• (ES) Spain: Requip | Requip prolib | Rolpryna sr | Ropigen | Ropinirol aurobindo | Ropinirol Cinfa | Ropinirol Kern pharma | Ropinirol krka | Ropinirol Mylan | Ropinirol Normon | Ropinirol Ratiopharm | Ropinirol sandoz | Ropinirol Stada | Ropinirol Tarbis | Ropinirol Teva | Ropinirol vegal | Ropinirol Winthrop;
  • (FI) Finland: Requip | Ropinirol krka | Ropinirol Mylan | Ropinirol orion | Ropinirol Ratiopharm | Ropinirol sandoz | Ropinostad;
  • (FR) France: Requip | Ropinirole accord | Ropinirole Actavis | Ropinirole Arrow | Ropinirole biogaran | Ropinirole eg | Ropinirole Krka | Ropinirole mylan | Ropinirole Qualimed | Ropinirole sandoz | Ropinirole teva | Ropinirole Zentiva;
  • (GB) United Kingdom: Aimpart XL | Eppinix XL | Ipinnia XL | Ralnea | Raponer | Repinex | Requip | Ropilynz xl | Ropinirole | Ropinirole Arrow | Ropinirole mylan | Ropiqual | Spiroco;
  • (GR) Greece: Adartrel | Requip | Ropinirole generics;
  • (HK) Hong Kong: Requip;
  • (HR) Croatia: Eminens SR | Lirona XL | Requip | Ropinirol PharmaS;
  • (HU) Hungary: Aropilo | Ralnea | Requip | Ronipod | Ropidopin | Ropinirol Actavis | Ropinirol orion | Ropinirol Teva;
  • (ID) Indonesia: Requip pd;
  • (IE) Ireland: Adartrel | Requip | Rolpryna | Rolpryna sr;
  • (IL) Israel: Requip;
  • (IN) India: Parkirop | Ropark | Ropeway | Ropiro | Ropitor;
  • (IT) Italy: Adartrel | Lopiren | Requip | Rolpryna | Ropinirolo ahcl | Ropinirolo eg | Ropinirolo Ger | Ropinirolo mylan | Ropinirolo Sandoz | Ropiral;
  • (JP) Japan: Requip | Ropinirole | Ropinirole cr kyosomirai | Ropinirole cr towa | Ropinirole HCL;
  • (KR) Korea, Republic of: Dopapro | Doparopin | Hyundai ropinirole er | Newquip | Onirol | Pakinol | Pakinol pd | Parokin | Praquip | Requip | Requip pd | Rikirole | Rikirole pd | Rokins | Ropimax | Ropimax PD | Ropirino SR | Roquip;
  • (LT) Lithuania: Alzorol | Requip | Rolpryna | Ropinirol orion | Ropitor;
  • (LU) Luxembourg: Requip | Ropinirol sandoz | Ropinirole eg;
  • (LV) Latvia: Alzorol | Requip | Requip prolib | Rolpryna | Ropinirol orion | Ropinirole orion;
  • (MA) Morocco: Ranpirole;
  • (MX) Mexico: Parquip | Requip;
  • (MY) Malaysia: Requip;
  • (NL) Netherlands: Adartrel | Requip | Ropinirol | Ropinirol Accord | Ropinirol Actavis | Ropinirol aurobindo | Ropinirol cf | Ropinirol Fisher | Ropinirol focus | Ropinirol glenmark | Ropinirol krka | Ropinirol Mylan | Ropinirol PCH | Ropinirol Ratiopharm | Ropinirol sandoz | Ropinirol Teva;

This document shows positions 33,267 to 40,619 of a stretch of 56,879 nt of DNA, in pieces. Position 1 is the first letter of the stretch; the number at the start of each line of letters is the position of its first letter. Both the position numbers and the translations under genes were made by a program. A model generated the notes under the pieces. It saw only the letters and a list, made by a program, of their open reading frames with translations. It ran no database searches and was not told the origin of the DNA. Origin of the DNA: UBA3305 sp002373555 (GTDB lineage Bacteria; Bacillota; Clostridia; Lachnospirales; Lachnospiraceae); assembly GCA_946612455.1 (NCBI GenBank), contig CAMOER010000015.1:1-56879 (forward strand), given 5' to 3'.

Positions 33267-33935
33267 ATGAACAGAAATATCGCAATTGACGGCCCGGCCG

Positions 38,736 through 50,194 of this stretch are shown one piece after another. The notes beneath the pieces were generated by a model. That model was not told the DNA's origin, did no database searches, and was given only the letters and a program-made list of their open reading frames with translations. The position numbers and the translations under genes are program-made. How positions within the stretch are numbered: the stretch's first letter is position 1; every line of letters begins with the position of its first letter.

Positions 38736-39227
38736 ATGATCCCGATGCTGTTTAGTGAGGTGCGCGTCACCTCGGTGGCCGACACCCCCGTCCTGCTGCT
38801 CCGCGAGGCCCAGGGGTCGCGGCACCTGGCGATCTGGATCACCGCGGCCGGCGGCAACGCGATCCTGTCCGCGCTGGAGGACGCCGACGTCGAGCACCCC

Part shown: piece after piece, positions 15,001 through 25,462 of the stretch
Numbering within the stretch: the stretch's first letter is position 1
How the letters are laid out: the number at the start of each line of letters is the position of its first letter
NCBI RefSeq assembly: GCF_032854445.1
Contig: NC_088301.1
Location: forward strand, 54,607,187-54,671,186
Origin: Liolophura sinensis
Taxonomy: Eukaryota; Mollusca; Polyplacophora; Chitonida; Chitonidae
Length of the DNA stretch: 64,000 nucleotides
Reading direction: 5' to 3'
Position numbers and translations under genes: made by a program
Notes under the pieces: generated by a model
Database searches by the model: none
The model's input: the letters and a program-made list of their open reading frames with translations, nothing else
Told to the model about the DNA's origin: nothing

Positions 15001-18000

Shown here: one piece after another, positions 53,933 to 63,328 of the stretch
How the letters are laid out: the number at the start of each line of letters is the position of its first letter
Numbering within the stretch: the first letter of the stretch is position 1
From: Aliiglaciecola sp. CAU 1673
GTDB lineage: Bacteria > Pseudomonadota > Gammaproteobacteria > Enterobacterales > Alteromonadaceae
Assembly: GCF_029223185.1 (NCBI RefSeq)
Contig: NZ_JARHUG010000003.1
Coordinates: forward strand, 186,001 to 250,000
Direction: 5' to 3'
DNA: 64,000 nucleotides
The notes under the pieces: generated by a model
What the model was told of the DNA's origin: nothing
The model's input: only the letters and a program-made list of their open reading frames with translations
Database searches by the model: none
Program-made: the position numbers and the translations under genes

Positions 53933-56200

• (NO) Norway: Adartrel | Requip | Ropinirol | Ropinirol Mylan;
  • (NZ) New Zealand: Apo ropinirole | Ipinnia XL | Requip | Ropin | Ropinirole mylan;
  • (PH) Philippines: Requip pd;
  • (PK) Pakistan: Ralnea | Requip | Requip pd | Rinip | Ronirol | Ropinir | Ropinol | Xmg;
  • (PL) Poland: Aparxon | Aropilo | Aropix | Ceurolex | Ceuronex | Nironovo | Parnirol | Polpix | Raponer | Repirol | Requip | Ropodrin | Valzorol;
  • (PR) Puerto Rico: Requip | Ropinirole | Ropinirole HCL;
  • (PT) Portugal: Adartrel | Dopil | Requip | Ropinirol Actavis | Ropinirol Ciclum | Ropinirol Genedec | Ropinirol generis | Ropinirol krka | Ropinirol Labesfal | Ropinirol Mylan | Ropinirol Ratiopharm | Ropinirol sandoz | Ropinirol Teva | Ropinirol Wynn;
  • (RO) Romania: Aleta | Requip | Rolpryna | Ropinirol Teva;
  • (RU) Russian Federation: Requip | Sindranol;
  • (SE) Sweden: Adartrel | Requip | Requip ebb | Ropinirol 2care4 | Ropinirol abacus medicine | Ropinirol ebb | Ropinirol krka | Ropinirol Mylan | Ropinirol sandoz | Ropinirol Stada | Ropinirole orifarm | Ropinirole teva;
  • (SG) Singapore: Requip | Ropinirole normon;
  • (SI) Slovenia: Repirol | Requip | Rolpryna;
  • (SK) Slovakia: Aropilos | Aropix | Raponer | Requip | Rolipexa | Rolpryna | Ropinirol Actavis | Ropinirol farmax | Ropinirol krka | Ropinirol orion | Ropinstad | Ropison;
  • (TH) Thailand: Requip pd;
  • (TN) Tunisia: Requip;
  • (TR) Turkey: Requip;
  • (TW) Taiwan: Requip | Requip pd;
  • (UA) Ukraine: Rapinerol | Ropinirol orion;
  • (UY) Uruguay: Requip pd;
  • (ZA) South Africa: Accord ropinirole | Requip | Resure;
  • (ZM) Zambia: Requip;
  • (ZW) Zimbabwe: Requip xl